Annapurna 100 Race Report

This is an old-fashioned race report, on a not so old-fashioned race.  Indeed, it was the most unique race I have ever done.  This was and is a bucket list event for any endurance athlete, and it deserves to be treated as such.

The race options were 50km and 100km.  The 100k race uses all of the 50 km race, plus some extra running on the streets/flat of Pokhara and some additional running after reaching the 50k finish.  I registered for the 50k.  I will break it up into thirds, as that is how my mind perceives it, in retrospect.

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Starting in the dark outside of Pokhara, Nepal
To begin, the race director operated this race on Nepali time, meaning we didn’t start the event until 5:22 am, even though it was scheduled to start at 5:00.  The first part of the race (15k or so), traversed a relatively flat section of the country before turning North and heading uphill into the foothills of the Himalaya.  I would compare the “scene” to be similar to many other Ultra-marathons, in that there was variable scenery and terrain, lots of conversation and anticipation regarding the next check point/aid station (CP).  As the sun rose over the south Asian valleys, we were treated to some crazy sights and sounds not to be found in the USA.  Water Buffalo were making early morning cud chewing sounds, and random cows walked unobstructed on the trails and roads that we ran on.  As we ran though villages on the sides of the valleys, children would step out from their houses and see what all the fuss was about, and sometimes, I would talk to them, and they would occasionally run with us.  They were very much NOT ready to hear a white guy speaking to them in their native tongue, and I loved watching their faces as they go from mild shock to a big smile as they felt that they were participating in the race with us.   There were several watering holes on the trail, and we watched women draw water from them, wearing their saris with tika on their foreheads.  It was surreal.

There were two limiting factors that I unsuccessfully addressed in my choice as to how to run this first third.  First of all, the roads were dirt based and intermittently covered in stones and not gravel.  My feet alternated between landing on just dirt, just stone or a blend.  The stones were of all sizes and shapes, and within an hour, the bottom of my feet were beginning to fatigue, as I had foolishly chosen to run without looking as to where my foot landed, thinking we would be off this terrain soon.  Second, the course routed us through small tribal villages, but none of these villages had the Western equivalent of street lights.  The paths were unlit, and there is no moon shining down the light the way this time of year, as layers of fog descend after sunset, and they don’t burn off until sometime after 9 am.  By the end of this first section, my legs and lungs were strong, but by feet weren’t.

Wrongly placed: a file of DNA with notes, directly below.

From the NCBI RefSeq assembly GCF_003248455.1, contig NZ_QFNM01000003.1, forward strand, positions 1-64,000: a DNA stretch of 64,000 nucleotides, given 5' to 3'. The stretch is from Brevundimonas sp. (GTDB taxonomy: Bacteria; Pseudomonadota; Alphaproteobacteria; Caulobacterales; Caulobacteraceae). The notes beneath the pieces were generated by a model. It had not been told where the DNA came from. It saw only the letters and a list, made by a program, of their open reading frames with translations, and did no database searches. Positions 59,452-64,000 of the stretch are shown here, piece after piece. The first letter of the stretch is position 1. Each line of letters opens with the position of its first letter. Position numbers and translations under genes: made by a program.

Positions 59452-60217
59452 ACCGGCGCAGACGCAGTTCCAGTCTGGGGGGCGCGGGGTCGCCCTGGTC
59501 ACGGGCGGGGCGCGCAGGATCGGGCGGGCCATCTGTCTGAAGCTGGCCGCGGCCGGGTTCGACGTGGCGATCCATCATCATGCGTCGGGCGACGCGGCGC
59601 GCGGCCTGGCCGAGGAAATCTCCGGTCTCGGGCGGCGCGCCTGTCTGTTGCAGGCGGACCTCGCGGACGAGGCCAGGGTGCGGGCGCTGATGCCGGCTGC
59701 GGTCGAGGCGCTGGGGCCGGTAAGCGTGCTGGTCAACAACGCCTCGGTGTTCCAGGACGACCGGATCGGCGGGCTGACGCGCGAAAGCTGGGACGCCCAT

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Me, in the distance, starting yet another steep descent.

I had arranged with the race director to have three drop bags on the race, as I knew that I would need to change clothing a lot as a result of my prolific sweating-this was perhaps the only time that knowing how to speak the language made a difference, as no other competitor on the 50k had three drop bags.  When we did arrive at CP4, I changed out of my soaked shorts and shirt, put on some new ones and downed a PBJ made with bread and PB that I had brought from home.  It tasted so flipping good!  As a treat, I also took my iPod from my drop bag, put it on, and started running with a woman from Slovakia.

That started the second section of the course.  Within a minute or two, we were  introduced to the steepness of the Himalayan foothills.  During the first section, my pace had been between 8 and 9 1/2 minute miles; however, once we started on the first climb and I had to resort to run/walk, I could tell that my final pace would be a lot higher.  Once we reached to top of the first climb, we were met with a 20%+ downhill walk to the valley floor where we crossed the river on a footbridge.  We ended up using footbridges like the ones you see in pictures at least half a dozen times.  This first descent made me acknowledge that I hadn’t adequately trained for descending.  My knees began to ache before we hit the bottom and I was relegated to walking thoughtfully down slick rocks as we gave back a 1000+ feet of vertical over the course of a quarter of a km.  When I hit the bottom, the effects of the fatigue were obvious in a way that concerned me, as I couldn’t run faster than a 9 minute mile on the flats.